Illustration by Andy Schuler
By Aaron Hamlin,
The Center for Election Science
Michigan voters adore Republicans and Democrats. What else explains the way these two parties completely dominate Michigan government? Alternatives find their way to the ballot, so voters obviously have options.
How extreme is this void for alternatives? Say you wanted to find the last Michigan governor that wasn't a Democrat or Republican. You'd have to go all the way back to the Whig Party in 1841. There, Governor James Gordon got elected just in time to celebrate the telegraph being invented.
The excitement continued. For Michigan's U.S. Senate spot, there was William Woodbridge back in 1845-again the Whig party. A Progressive Party member was eventually elected to Michigan's state Senate. But that was literally a century ago. The next year, in 1913, Michigan went wild. It elected two Progressive Party Representatives to the US House. The state's House, however, went the whole 20th century without electing anyone outside the two parties.
So why has Michigan's electorate consistently overlooked alternatives, even when it's had options? To answer that, we must look at our status-quo ballot, the same status-quo ballot that elected Whig Party candidates back in the early 1800's.
Virtually everyone in the U.S. (including Michigan) uses a voting method called Plurality. Plurality is used in single-winner elections. It requires voters to choose only one candidate, and the candidate with the most votes wins. But think about that. If the purpose of a ballot is to express your political will, then can you imagine anything less expressive than choosing just one candidate? Surely Michiganders have more on their minds.
What if we updated our ballot (just a little) to make it more expressive? And I don't mean 1st-2nd-3rd-type ranking. Go simpler. Instead, let voters choose as many candidates as they want. The directions, “vote for one” become, “vote for one or more.” Everything else is the same: there's no way to give a candidate multiple votes, all votes count the same, and the candidate with the most votes still wins.
This small change is called Approval Voting. Approval Voting is so basic that it works on current voting machines and is a cinch to hand count. So how does this play out?
Approval Voting lets voters choose multiple candidates based on similarities. This feature incentivizes candidates to point out common ground while also highlighting their own strengths. Imagine primaries where candidates (the similar ones, at least) were actually nicer to each other. That sounds better than infighting.
There's more. Allowing voters to choose multiple candidates keeps third parties from “stealing” votes from major parties and thereby spoiling elections. Major parties should love that one.
Removing the spoiler effect helps Independents and third parties, too. It means that voters can be more honest by always choosing their favorites regardless of viability. That's unheard of right now. And if voters can choose their honest favorites, then these alternative candidates can benefit from a level playing field that more realistically reflects their support.
So why does realistic support for Independents and third-parties matter? Firstly, voters would actually be motivated to learn about these candidates. Moreover, their issues could be heard, and they could even build momentum. And then-just maybe-an Independent or third party could get elected more than once a century. Can you say real competition?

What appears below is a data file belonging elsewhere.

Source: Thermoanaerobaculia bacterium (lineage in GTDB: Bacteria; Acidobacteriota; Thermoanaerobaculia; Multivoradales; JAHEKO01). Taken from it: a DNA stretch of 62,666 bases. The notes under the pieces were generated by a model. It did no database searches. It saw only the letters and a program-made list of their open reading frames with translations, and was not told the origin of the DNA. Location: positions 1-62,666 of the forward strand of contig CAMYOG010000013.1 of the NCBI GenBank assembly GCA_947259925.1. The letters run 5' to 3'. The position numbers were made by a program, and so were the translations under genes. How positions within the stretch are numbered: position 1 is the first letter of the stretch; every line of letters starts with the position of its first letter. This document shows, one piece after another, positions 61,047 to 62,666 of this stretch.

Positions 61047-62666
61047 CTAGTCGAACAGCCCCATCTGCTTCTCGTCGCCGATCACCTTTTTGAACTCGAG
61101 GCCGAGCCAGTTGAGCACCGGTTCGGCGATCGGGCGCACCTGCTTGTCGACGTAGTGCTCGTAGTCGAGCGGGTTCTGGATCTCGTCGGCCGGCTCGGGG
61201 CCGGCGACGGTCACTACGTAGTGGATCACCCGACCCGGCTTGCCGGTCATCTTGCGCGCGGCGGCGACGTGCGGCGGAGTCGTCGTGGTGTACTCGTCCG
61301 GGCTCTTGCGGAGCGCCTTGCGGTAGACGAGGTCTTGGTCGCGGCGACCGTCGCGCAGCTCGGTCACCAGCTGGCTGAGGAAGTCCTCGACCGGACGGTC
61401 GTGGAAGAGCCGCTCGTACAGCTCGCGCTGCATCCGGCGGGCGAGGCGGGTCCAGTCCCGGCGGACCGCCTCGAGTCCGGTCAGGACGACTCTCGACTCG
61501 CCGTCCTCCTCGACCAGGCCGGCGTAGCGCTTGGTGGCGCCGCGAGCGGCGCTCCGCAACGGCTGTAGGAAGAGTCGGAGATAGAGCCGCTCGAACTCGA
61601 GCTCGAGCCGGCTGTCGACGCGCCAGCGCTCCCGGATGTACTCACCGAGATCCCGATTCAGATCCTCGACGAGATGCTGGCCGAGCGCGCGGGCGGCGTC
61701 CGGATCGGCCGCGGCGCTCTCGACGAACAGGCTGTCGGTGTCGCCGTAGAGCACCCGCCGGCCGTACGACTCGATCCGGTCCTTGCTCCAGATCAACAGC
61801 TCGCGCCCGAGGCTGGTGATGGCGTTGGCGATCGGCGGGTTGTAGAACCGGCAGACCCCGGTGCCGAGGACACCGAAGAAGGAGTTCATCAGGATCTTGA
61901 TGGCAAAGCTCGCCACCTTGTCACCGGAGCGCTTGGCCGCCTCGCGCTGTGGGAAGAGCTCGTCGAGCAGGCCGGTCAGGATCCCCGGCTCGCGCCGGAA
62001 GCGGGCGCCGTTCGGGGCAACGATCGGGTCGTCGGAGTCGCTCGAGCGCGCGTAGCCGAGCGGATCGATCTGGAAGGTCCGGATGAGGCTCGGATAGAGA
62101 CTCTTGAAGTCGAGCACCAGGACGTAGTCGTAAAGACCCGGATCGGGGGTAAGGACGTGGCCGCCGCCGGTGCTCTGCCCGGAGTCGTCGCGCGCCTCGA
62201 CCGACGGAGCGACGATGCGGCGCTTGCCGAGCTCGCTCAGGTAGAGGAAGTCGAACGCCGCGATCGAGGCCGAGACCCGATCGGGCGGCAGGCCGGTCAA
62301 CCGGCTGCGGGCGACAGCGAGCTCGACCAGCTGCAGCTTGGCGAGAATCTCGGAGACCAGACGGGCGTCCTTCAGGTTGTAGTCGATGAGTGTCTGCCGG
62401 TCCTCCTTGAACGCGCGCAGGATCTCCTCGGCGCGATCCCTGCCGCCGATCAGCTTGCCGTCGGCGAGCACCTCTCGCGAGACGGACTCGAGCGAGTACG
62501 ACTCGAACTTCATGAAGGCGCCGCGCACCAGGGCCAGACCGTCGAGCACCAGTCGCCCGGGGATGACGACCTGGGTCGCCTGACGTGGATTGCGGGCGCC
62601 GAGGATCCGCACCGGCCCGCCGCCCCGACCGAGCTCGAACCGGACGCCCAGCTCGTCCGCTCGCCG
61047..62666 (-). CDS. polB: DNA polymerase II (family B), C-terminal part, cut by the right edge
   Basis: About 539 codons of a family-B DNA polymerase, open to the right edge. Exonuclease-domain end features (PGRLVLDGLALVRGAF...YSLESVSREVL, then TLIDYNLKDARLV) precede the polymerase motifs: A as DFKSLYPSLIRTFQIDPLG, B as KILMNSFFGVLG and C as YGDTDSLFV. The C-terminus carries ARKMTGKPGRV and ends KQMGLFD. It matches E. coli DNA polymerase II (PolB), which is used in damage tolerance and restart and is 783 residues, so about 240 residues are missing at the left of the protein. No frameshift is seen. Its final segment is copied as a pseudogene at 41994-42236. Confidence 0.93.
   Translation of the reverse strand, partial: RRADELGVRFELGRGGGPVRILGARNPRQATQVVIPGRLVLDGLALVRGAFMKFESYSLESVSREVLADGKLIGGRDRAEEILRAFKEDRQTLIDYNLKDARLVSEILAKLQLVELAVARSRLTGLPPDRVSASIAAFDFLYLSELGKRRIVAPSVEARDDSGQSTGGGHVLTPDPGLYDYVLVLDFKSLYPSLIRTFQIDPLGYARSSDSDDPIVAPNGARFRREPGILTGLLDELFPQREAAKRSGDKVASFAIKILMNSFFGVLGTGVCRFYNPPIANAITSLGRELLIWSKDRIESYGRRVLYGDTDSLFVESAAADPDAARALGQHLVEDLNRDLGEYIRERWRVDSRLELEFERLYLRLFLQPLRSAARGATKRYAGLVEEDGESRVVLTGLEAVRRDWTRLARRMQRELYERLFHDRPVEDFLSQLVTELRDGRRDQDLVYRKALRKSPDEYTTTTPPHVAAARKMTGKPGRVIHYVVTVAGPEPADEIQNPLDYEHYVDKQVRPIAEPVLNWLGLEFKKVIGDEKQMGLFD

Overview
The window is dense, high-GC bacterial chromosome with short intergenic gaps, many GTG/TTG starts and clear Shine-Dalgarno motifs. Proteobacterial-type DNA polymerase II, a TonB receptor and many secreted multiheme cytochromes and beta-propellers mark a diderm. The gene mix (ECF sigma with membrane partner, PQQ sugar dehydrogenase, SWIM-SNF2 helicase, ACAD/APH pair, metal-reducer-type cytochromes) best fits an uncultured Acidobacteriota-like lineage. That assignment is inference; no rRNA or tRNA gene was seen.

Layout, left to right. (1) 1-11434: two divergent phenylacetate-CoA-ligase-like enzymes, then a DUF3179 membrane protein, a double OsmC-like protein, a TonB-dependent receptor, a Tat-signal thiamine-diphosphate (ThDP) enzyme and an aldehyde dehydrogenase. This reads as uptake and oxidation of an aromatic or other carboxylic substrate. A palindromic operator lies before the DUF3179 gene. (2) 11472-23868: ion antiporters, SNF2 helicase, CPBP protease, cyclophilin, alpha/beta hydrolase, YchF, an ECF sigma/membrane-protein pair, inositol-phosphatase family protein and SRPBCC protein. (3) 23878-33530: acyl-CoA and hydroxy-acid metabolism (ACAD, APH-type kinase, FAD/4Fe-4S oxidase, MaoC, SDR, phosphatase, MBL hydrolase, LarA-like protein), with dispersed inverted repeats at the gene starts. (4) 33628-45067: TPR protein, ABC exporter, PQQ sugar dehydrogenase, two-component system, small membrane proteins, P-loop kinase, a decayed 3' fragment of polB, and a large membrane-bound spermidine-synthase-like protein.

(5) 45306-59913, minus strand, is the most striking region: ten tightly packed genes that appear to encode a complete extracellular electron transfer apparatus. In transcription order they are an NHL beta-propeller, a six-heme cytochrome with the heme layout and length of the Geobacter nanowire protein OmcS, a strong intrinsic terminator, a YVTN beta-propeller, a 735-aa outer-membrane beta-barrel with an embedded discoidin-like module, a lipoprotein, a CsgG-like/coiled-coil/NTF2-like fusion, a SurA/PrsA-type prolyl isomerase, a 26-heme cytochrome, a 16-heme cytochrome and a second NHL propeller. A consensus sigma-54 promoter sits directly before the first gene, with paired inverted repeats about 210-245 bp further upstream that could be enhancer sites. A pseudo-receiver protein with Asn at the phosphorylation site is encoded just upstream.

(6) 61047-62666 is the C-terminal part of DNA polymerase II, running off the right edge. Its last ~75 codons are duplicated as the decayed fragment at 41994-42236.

Approval Voting also makes it harder to marginalize these candidates. And third-party candidates do get marginalized. For example, the 2010 Michigan gubernatorial debates left out the Green, Libertarian, and U.S. Taxpayers Party candidates despite their presence on the ballot. This is the norm. Debates excluded them because current Plurality Voting (through polling) gave them artificially low support with its vote-for-one rule. More bizarrely, not every poll even bothers to include all the candidates.
In the end, Plurality Voting gave them less than 2% of the votes-combined. But the notion that over 98% of voters disagreed with their ideas is just silly (not that voters got to hear those ideas).
Switching away from Plurality Voting isn't that farfetched. In fact, Ann Arbor used an alternative voting method in 1974 to elect its mayor. It happened to be a clumsy, semi-complicated ranking method that was later repealed. But the point is that it existed. Also, a Michigan Circuit Court ruled that Ann Arbor's system was constitutional. That's because ballots being more expressive is unrelated to the equal weight idea behind “one person, one vote.”
Michiganders were willing to try a clumsy ranking method in their desperation. So surely they are willing to try a smart, simple method that addresses Plurality Voting's bleakness.
We're smarter than we were in the 1800's. We have, after all, moved beyond the telegraph. Yet we still use the same inexpressive ballot. Approval Voting is an easy upgrade. And even easier is figuring out what to do with our centuries-old Plurality ballot. Put it where it belongs-in a museum.
Aaron Hamlin is a director and co-founder of The Center for Election Science, a nonpartisan nonprofit. Its purpose is to educate the general public and advocate election systems that most benefit the public good. Visit www.electology.org
to learn more.
This was printed in the July 1, 2012 - July 14, 2012 Edition